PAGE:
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OVERVIEW Each year, nearly 700,000 individuals are released from state and federal prisons. Another 12 million cycle through local jails. When reentry fails, the costs—both societal and economic—are high. More than two-thirds of state prisoners are rearrested within three years of their release; half are reincarcerated. High rates of recidivism mean more crime, more victims and more pressure on an already overburdened criminal justice system. The United States now spends about $83 billion annually on federal, state and local corrections. The Federal Interagency Reentry Council represents 20 federal agencies, working towards a mission to:  make communities safer by reducing recidivism and victimization;  assist those who return from prison and jail in becoming productive citizens, and  save taxpayer dollars by lowering the direct and collateral costs of incarceration. The Reentry Council, established by Attorney General Eric Holder in January 2011, represents a significant executive Inaugural meeting of the Reentry Council branch commitment to coordinating reentry efforts and advancing effective reentry policies. It is premised on the recognition that many federal agencies have a major stake in prisoner reentry. The reentry population is one we are already working with—not only in our prisons, jails, and juvenile facilities, but in our emergency rooms, homeless shelters, unemployment lines, child support offices, veterans’ hospitals, and elsewhere. When we extend out to the children and families of returning prisoners, the intersection is even greater. A chief focus of the Reentry Council is to remove federal barriers to successful reentry, so that motivated individuals—who have served their time and paid their debts—are able to compete for a job, attain stable housing, support their children and their families, and contribute to their communities. Reentry Council agencies are taking concrete steps towards these ends, to not only reduce recidivism and high correctional costs, but also to improve public health, child welfare, employment, education, housing and other key reintegration outcomes. Reentry Council Agencies U.S. Department of Justice U.S. Department of Interior U.S. Department of Agriculture U.S. Department of Labor U.S. Department of Health and Human Services U.S. Department of Housing and Urban Development U.S. Department of Education U.S. Department of Veterans Affairs Office of National Drug Control Policy U.S. Social Security Administration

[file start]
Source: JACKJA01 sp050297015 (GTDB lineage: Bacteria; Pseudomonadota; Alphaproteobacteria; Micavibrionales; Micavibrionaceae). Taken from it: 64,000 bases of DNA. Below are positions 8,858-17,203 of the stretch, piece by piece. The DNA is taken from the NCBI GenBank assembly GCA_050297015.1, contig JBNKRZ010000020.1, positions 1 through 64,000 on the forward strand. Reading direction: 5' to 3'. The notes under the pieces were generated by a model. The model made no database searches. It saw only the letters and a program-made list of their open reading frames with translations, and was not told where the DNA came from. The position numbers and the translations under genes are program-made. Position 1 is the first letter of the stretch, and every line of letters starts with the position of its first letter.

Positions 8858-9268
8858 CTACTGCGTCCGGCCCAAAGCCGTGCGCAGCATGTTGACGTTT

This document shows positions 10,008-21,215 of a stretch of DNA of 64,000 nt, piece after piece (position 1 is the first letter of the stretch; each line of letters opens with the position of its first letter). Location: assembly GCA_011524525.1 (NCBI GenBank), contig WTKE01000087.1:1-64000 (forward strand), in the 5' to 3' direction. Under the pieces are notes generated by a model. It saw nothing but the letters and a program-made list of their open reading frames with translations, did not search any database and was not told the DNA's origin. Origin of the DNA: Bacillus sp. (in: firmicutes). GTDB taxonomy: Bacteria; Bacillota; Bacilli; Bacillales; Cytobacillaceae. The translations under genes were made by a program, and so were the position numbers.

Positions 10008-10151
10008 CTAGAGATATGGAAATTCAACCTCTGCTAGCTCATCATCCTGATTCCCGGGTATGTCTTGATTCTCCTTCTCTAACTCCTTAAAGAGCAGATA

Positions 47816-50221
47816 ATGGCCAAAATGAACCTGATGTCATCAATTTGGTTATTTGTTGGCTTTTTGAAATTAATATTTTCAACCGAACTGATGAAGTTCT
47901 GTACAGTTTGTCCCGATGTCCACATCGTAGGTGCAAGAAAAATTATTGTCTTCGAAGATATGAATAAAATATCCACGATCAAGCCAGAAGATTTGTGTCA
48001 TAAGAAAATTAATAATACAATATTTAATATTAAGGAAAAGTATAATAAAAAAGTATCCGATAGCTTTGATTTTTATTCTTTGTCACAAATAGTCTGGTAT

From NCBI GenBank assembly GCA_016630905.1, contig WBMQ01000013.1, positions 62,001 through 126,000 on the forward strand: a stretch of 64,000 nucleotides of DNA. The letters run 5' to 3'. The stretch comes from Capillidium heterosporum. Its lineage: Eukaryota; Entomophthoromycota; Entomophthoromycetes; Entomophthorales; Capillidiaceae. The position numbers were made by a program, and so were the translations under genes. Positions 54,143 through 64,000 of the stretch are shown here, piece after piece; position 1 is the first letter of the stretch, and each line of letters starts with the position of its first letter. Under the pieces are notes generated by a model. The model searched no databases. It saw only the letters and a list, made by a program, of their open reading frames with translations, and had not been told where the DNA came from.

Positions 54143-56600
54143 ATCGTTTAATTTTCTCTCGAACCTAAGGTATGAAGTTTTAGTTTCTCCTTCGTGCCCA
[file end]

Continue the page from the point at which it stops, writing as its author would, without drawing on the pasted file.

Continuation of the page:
Domestic Policy Council U.S. Equal Employment Opportunity Commission Office of Faith-Based and Neighborhood Partnerships Office of Personnel Management Office of Management and Budget Internal Revenue Service Federal Trade Commission U.S. Interagency Council on Homelessness Small Business Administration Court Services and Offender Supervision Agency